|By Allison Schaefers, The Honolulu
Star-AdvertiserMcClatchy-Tribune Regional News
Nov. 30, 2011--Hawaii's tourism industry is heading into December with a fighting chance to break the record for annual visitor spending despite anemic growth in the number of arrivals so far this year.
Total visitor spending in October jumped 15.6 percent from a year earlier to $1.1 billion, according to statistics released Tuesday by the Hawaii Tourism Authority. The $141.7 million gain was the 18th consecutive monthly spending increase and helped push spending during the first 10 months of the year to $10.3 billion, an increase of 14.8 percent from the same period of 2010.
Annual visitor spending peaked at $12.8 billion in 2007, and the HTA had set an aggressive goal of $12.6 billion for 2011, which officials now expect to reach.
"Our spending is spot on, but there may be a chance to break the record," said David Uchiyama, HTA vice president of brand management. "It's just a matter of, in all honesty, how strong the Asia market comes in during November and December."
Overall visitor arrivals in the first 10 months of the year grew 2.6 percent to 6.034 million, and will likely not meet a 7.4 million-visitor arrivals goal for 2011 set by the HTA. Arrivals peaked at 7.63 million in 2006.
Hawaii hoteliers and other members of the state's visitor industry, who spent the better part of 2009 and 2010 dropping rates to drive demand, have been pushing up prices in 2011 to help regain tourism revenues.
By summer of 2011 demand had returned, said Barry Wallace, executive vice president of hospitality services for Outrigger Enterprises Group.
"Our occupancies have returned to historical levels and are very solid, but average daily rate continues to lag," Wallace said. "Most of us are focused on reducing the level of discounting that we put out and are now seeing how much of the rate that we can recapture."
While travel specials are already out there for December, January and February, offers are not as cheap as they were for the same period last year, he said.
"With less discounting of Hawaii's tourism product, spending increases are looking good year over year and could hit industry records," Wallace said.
Greg Kazmar, a Canadian visitor vacationing on Oahu, said that while Hawaii is more expensive than some other isle destinations, the cost didn't deter him.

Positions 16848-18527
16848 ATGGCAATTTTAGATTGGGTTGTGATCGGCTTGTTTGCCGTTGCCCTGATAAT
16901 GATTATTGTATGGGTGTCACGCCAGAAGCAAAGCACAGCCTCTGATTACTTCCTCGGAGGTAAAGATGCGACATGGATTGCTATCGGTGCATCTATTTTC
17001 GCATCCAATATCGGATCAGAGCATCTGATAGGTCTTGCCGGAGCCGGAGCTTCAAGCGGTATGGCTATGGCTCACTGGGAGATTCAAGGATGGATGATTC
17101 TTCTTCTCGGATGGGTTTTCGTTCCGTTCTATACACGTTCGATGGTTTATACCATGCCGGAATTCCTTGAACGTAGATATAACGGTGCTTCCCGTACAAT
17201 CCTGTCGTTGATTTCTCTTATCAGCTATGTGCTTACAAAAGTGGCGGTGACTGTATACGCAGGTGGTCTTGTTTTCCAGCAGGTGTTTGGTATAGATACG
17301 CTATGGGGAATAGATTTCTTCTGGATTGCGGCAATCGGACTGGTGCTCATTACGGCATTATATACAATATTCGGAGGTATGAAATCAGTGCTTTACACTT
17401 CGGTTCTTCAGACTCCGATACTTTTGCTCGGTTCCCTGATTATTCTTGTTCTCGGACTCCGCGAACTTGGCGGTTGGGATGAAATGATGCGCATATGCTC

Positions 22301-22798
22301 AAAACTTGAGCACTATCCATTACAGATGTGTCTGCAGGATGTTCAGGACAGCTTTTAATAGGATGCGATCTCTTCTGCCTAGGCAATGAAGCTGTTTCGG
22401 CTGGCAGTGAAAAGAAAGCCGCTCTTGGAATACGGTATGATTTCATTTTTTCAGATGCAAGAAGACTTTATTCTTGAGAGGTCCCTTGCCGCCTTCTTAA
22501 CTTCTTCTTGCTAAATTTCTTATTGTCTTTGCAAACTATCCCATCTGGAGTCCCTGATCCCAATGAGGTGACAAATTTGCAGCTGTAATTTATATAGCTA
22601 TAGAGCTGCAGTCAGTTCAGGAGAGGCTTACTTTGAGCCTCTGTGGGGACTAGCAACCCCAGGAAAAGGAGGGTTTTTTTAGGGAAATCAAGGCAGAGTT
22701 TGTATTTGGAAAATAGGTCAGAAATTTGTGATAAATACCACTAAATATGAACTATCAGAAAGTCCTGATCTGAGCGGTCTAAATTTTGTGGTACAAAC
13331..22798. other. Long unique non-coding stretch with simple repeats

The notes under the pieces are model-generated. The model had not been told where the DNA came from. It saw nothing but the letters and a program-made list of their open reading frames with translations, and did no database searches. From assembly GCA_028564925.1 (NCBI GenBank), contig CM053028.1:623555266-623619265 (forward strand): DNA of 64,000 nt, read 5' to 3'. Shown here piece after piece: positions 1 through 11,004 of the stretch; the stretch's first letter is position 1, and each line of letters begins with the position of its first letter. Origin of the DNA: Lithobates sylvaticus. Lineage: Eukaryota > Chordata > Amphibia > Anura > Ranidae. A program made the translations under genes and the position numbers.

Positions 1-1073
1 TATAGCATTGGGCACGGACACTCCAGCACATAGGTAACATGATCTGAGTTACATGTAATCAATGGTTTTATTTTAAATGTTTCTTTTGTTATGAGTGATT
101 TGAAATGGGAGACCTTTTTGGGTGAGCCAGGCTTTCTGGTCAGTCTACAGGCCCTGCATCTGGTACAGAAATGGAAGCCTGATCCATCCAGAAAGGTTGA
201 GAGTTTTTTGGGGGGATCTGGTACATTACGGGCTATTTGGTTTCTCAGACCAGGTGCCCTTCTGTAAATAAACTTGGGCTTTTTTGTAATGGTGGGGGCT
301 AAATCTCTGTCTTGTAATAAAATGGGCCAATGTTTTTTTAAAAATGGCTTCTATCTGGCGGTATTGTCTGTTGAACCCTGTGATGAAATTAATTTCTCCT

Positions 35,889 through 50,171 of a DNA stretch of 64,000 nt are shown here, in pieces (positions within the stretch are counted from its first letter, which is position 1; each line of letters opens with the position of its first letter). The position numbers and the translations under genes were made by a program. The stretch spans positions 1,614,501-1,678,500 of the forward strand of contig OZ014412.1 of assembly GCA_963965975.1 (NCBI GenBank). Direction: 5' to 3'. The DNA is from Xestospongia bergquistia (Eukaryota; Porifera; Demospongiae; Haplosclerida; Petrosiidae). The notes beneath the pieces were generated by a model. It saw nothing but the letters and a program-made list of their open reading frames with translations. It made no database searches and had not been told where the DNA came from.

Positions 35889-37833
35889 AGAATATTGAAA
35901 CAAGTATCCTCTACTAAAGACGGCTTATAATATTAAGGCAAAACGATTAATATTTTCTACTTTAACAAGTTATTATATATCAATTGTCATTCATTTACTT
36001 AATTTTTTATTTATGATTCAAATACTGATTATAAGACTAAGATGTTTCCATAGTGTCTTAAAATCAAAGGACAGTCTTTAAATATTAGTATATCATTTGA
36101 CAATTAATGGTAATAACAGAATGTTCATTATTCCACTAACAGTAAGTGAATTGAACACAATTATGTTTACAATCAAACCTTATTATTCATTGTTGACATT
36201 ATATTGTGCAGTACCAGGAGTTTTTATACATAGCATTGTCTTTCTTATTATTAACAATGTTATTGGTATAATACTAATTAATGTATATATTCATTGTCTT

"Hawaii is safe, easy and convenient, and it has beautiful beaches," said Kazmar, who has vacationed here about 10 times. "And it's really not that expensive relative to other popular destinations."
The cost of traveling to Hawaii was competitive with other destinations, said Yunis Qazi, a software engineer from San Diego who was vacationing on Oahu this week with his wife, Uzma, and 21-month-old daughter, Zara.
"She wanted to go to New York, but I said it would be too hectic," Qazi said. "We both work so we wanted a relaxing atmosphere."
HTA visitor industry statistics show total visitor arrivals, which declined in June, July and August, rose 2.3 percent to 587,711 in October from a year earlier. An increased airlift and international arrivals helped offset a worrisome 5.1 percent drop in Hawaii's core U.S. West market, officials said.
For the full year, visitor arrivals "will probably come in at 7.3 million arrivals or a little less," HTA's Uchiyama said. "The Japanese didn't come back as quickly as we had thought they would. We were off there by a few months, and we are just missing a little from every market, it seems."
Even though arrivals are off pace, a 0.1 percent growth in year-to-date airlift and full planes are indicators that gains could still come this year or next, Uchiyama said.
He said with planes coming to Hawaii with 90 percent or more of their seats filled, "additional flights will come in, and that creates a good momentum for the market.
"We are in that mix right now, and I'm pretty confident that we'll see additional carriers and new routes coming here."
As such, there are plenty of reasons to be cautiously optimistic about the state of Hawaii's visitor industry, said Brad Mettler, director of sales and marketing for the Hyatt Regency Waikiki Beach Resort & Spa.
"We are seeing a strong fall -- slightly better than what we expected -- and we think that there will be strong marathon and end-of-the-year numbers," Mettler said.
While the HTA will continue shooting for its 2011 targets, Uchiyama said 2012 will be the year when visitor industry efforts pay off. Improvements in airlift and greater interest from niche and emerging markets could bring $13.3 billion in spending and 7.69 million in arrivals to Hawaii in 2012, he said.
If these targets were achieved, it would be the first time since 1990 that Hawaii's visitor industry hit spending and arrivals peaks in the same year.
"I think 2012 is going be our year," Uchiyama said.
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